So NAEB have a responsibility to manage the coffee sector well! In this season, they implemented a trial whereby they created zones throughout the coffee producing parts of Rwanda, farmers within certain zones where advised and encouraged to deliver cherry to washing stations within the same zones. In the same way washing stations where asked not to have collection points outside of the zones in which they operated.
This limited the market farmers had in which to sell their coffee, and the access washing stations had to supply of cherry. The thought behind this was to make sure that the many washing stations throughout Rwanda would all have access enough to cherry so that they would be able to be sustainable. Secondly it is thought that over the long term this would encourage more investment from washing station into the community they operate in and for the benefit of the farmers delivering to those washing stations.
Of course, this was met with mixed reviews from farmers and washing station owners. Farmers didn’t like being told who they could sell their cherry to, and in some cases, they could no longer sell to washing stations who had been partnering with them for years and had already invested in them beyond purchasing their cherry every year. For some washing stations, this resulted in operating way under capacity, and having far less product at the end of the season to sell. Nevertheless, for the most part people were willing to give it a try.
NAEB also moved the process of applying for export documents onto an online platform. At the time, they were inexperienced to manage this, and this caused some delays on shipments getting the necessary documents in order to ship out of the country.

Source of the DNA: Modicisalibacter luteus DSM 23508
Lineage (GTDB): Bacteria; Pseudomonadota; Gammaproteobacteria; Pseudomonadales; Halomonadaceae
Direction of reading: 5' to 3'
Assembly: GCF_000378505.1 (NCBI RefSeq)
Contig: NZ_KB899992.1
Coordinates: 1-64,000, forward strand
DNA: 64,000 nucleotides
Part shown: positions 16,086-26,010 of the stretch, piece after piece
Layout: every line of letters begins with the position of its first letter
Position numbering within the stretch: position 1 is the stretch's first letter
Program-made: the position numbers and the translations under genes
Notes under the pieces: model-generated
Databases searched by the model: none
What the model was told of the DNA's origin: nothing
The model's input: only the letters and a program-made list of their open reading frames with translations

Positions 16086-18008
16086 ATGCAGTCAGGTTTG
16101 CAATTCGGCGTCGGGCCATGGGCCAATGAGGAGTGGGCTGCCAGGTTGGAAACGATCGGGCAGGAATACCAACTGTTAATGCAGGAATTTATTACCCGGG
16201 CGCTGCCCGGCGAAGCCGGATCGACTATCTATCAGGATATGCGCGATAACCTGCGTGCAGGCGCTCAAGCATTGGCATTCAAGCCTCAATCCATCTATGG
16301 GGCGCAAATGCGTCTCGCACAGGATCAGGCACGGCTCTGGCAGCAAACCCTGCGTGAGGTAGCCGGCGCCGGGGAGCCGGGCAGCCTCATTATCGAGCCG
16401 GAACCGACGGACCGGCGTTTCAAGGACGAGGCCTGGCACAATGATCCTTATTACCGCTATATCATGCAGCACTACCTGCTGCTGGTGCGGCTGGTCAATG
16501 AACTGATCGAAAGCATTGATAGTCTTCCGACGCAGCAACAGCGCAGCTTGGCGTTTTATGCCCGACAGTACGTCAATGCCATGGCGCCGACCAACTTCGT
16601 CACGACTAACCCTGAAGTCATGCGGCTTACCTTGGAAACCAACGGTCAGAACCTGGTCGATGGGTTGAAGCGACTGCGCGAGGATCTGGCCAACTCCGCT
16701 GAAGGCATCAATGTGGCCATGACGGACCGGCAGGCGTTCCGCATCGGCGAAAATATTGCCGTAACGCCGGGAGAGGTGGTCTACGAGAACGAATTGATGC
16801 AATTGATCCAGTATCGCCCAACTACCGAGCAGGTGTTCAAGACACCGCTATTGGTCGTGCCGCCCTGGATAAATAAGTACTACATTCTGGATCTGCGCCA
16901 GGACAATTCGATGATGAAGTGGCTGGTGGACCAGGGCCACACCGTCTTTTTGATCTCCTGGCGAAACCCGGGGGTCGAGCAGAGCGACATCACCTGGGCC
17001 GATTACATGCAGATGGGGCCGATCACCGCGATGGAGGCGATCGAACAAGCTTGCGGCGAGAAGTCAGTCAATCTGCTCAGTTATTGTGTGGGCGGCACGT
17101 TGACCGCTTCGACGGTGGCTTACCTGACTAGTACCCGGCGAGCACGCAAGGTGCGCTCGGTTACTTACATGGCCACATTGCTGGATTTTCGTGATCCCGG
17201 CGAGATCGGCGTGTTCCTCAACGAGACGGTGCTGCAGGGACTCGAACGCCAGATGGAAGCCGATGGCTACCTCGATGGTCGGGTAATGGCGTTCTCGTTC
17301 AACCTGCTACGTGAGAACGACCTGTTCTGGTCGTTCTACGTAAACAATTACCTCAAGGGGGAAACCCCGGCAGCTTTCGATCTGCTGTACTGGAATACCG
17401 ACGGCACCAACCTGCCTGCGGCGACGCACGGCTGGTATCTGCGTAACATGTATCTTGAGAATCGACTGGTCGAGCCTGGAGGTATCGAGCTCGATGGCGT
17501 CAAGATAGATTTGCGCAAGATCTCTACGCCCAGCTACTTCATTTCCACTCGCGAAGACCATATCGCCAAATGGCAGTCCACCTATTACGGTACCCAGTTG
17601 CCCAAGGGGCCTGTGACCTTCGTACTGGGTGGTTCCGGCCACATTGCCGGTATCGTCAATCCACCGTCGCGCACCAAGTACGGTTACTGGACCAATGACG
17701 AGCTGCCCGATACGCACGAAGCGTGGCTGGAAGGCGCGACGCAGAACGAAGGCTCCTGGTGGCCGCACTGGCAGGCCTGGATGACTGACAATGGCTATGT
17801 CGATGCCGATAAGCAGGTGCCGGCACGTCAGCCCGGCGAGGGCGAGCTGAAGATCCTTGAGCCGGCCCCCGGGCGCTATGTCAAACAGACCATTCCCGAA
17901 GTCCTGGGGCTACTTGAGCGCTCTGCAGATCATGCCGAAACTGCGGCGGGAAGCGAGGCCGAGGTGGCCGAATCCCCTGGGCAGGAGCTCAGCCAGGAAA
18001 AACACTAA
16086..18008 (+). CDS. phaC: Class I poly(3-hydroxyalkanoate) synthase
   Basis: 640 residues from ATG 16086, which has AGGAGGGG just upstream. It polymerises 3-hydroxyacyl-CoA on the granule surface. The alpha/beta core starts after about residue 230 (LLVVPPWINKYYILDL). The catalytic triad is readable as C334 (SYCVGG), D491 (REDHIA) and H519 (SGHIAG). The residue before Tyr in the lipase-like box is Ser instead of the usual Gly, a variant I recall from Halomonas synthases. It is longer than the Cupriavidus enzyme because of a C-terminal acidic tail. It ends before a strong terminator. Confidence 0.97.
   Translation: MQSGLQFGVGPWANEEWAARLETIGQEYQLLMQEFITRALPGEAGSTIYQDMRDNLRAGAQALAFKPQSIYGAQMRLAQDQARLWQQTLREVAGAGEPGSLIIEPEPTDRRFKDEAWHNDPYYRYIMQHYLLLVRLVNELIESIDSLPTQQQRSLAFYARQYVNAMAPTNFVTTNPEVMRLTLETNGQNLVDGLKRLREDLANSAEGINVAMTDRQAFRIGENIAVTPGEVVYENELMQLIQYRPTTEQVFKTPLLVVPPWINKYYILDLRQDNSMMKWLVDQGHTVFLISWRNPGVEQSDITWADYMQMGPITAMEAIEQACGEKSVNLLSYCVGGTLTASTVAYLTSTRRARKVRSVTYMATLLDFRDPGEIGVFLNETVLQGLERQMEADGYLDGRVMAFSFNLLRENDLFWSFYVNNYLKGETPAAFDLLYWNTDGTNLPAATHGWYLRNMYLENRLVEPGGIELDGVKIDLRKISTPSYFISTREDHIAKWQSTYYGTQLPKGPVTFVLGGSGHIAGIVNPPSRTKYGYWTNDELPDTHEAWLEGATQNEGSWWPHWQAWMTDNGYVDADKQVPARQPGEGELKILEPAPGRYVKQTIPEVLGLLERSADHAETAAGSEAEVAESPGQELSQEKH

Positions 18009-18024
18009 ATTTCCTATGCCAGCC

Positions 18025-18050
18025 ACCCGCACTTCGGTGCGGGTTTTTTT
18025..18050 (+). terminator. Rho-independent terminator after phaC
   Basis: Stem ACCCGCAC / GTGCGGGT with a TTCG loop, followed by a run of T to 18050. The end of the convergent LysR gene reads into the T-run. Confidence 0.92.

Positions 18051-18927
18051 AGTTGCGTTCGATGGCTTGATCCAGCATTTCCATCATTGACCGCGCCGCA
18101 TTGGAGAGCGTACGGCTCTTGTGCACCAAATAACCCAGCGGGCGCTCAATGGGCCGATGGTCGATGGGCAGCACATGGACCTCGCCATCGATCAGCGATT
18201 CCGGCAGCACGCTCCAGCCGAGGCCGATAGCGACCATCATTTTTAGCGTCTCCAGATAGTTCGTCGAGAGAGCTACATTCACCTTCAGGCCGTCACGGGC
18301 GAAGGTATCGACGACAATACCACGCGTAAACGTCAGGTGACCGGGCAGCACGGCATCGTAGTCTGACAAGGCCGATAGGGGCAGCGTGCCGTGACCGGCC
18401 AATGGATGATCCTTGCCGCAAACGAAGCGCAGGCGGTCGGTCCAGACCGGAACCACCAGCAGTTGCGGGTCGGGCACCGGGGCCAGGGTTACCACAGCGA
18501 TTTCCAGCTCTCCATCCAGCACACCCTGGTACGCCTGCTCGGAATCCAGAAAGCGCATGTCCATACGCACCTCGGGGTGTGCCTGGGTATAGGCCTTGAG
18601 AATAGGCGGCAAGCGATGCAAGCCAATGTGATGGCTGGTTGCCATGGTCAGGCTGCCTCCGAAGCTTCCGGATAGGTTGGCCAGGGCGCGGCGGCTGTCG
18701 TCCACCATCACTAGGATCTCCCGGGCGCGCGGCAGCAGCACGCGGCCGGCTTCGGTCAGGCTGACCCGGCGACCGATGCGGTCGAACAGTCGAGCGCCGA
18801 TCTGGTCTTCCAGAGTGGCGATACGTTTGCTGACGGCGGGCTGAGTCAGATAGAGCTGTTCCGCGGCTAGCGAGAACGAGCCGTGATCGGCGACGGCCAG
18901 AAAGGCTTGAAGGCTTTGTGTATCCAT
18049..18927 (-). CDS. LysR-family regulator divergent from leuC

We felt the effects of this, both with access to the volumes we expected from some suppliers and with huge delays on our shipments coming out of Rwanda.
This year: 2017
The result of the last two years of coffee exports out of Rwanda have largely impacted some of the policy put in place in this current season.
From 2015 harvest to the 2016 harvest there was a notable increase in volume of coffee harvested, from 21,801,913 kg to 22,008,931 kg. Yet less coffee sold in 2016 than 2015 and lower earnings, with a decrease in revenue from coffee of almost 6%.
The last two years along with the revenue results saw some adjustments again this year, zoning is now enforced. Hence it is not merely suggested or encouraged but not allowed to deliver cherry or collect cherry outside of your zone.
NAEB also proposed to increase the national minimum amount paid to farmers per kg of cherry by 75%, however after discussions with the larger coffee community within Rwanda this was at the beginning of this harvest season increased by 50% and then later revised again.
This has increased the cost of production for washing stations quite dramatically!
Nevertheless we have seen some great coffees throughout our cupping on this trip, and feel that there is a stability and consistency back to these coffees. We are also working hard for these shipments to take place quickly and efficiently this year.
Get in touch for some early sample material!